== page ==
For the first time in eight sessions, the greenback did not rise above the previous day's high against the Chinese yuan. It traded between CNY6.7160 and CNY6.7350. It was a narrower range than seen recently, but still wider than typical until the middle of last month.

Some signals from Chinese officials suggested a level of contentment with the weaker currency, but sought a more stable tone now. The PBOC set the dollar's reference rate at CNY6.7290, close to, but lower than, expectations (CNY6.7302, according to the median in Bloomberg's survey).


The euro forged a base in the $1.0480-$1.0490 area. It was possible to imagine a diamond pattern, which was understood as a reversal pattern. A move above $1.06 was needed for confirmation. The swaps market had about a 20 bp hike priced in for the July ECB meeting. It would be highly unusual to change policy without updated staff forecasts.

The risk was that the longer it waited the harder it may be as it was reasonable to expect that the economic slowdown will become increasingly pronounced. The median forecasts in Bloomberg’s survey continued to look for a euro recovery, which may be an indication that the euro bulls have not capitulated.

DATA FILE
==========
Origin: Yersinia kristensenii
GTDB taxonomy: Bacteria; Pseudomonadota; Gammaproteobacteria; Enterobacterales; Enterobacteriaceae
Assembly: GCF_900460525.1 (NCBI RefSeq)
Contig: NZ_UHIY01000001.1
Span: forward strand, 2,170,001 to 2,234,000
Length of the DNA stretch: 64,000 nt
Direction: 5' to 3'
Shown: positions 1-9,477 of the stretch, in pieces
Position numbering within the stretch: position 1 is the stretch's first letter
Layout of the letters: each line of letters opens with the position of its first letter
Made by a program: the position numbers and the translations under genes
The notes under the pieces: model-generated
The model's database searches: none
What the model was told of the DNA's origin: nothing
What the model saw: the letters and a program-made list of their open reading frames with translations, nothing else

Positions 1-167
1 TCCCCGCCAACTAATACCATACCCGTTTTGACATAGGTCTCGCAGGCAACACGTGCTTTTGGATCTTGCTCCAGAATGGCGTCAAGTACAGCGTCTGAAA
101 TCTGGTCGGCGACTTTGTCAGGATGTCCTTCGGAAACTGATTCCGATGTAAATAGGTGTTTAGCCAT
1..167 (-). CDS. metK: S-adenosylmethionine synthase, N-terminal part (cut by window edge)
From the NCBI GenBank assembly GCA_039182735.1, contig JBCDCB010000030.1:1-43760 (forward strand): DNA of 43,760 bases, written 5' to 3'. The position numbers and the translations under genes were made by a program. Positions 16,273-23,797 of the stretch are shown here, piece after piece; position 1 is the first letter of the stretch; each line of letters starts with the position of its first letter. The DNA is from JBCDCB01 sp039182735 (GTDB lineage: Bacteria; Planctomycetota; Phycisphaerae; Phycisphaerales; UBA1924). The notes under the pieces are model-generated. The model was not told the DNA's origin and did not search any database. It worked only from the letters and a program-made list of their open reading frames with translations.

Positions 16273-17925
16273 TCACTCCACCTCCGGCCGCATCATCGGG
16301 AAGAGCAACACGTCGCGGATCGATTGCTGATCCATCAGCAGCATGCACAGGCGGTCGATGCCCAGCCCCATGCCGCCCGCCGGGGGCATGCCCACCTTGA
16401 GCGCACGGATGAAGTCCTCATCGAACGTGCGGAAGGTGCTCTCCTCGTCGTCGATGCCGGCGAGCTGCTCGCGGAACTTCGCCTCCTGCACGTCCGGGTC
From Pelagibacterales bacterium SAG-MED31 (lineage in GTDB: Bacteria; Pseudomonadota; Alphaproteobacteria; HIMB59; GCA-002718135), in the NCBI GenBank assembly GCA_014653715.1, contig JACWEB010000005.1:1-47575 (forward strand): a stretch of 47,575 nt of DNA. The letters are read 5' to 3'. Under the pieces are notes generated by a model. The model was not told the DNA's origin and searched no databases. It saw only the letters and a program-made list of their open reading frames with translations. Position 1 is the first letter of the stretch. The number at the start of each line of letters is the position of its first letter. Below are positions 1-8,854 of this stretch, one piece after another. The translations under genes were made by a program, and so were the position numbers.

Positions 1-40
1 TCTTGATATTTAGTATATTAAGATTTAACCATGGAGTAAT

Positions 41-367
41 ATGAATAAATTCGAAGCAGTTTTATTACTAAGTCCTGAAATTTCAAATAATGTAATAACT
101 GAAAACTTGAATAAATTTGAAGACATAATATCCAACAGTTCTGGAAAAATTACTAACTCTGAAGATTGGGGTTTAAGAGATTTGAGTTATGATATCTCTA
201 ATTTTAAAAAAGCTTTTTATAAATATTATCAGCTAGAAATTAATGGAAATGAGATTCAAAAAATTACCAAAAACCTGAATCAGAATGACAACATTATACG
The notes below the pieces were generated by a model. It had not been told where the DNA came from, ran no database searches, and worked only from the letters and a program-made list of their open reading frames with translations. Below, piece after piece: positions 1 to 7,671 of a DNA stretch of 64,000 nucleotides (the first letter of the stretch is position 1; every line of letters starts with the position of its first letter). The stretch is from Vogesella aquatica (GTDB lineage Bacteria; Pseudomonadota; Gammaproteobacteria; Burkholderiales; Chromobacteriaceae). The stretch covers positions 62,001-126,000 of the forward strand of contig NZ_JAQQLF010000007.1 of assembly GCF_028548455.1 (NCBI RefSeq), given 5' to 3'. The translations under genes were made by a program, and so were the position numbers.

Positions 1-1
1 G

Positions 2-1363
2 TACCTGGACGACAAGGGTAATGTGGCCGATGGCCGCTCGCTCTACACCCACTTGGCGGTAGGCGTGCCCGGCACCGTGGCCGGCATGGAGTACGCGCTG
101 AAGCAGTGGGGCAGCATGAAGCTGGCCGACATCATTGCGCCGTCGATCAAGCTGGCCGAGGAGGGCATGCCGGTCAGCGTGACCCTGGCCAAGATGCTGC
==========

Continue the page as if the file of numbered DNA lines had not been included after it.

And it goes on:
By the end of June, they saw it at $1.07 and $1.11 at the end of the year. In the futures market, there may be more evidence of capitulation. Last week, the net speculative position switched to short for the first time since the first week of the year.

Reports suggested that the UK Prime Minister was preparing to formally jettison the Northern Ireland protocol as early as next week. It has been a constant source of tension with the EU.

From a cynical perspective, it appeared Johnson supported the protocol as an expeditious way to finalize Brexit, but a border in the middle of the sea, which his predecessor scoffed at, may never have been practical.

Northern Ireland was like Schrodinger's cat. It was still part of the EU, and it wasn't. The need for a united front in the face of Russian aggression appeared to sublimate other tensions, but last week's local elections, especially in the Northern Ireland may be forcing the issue.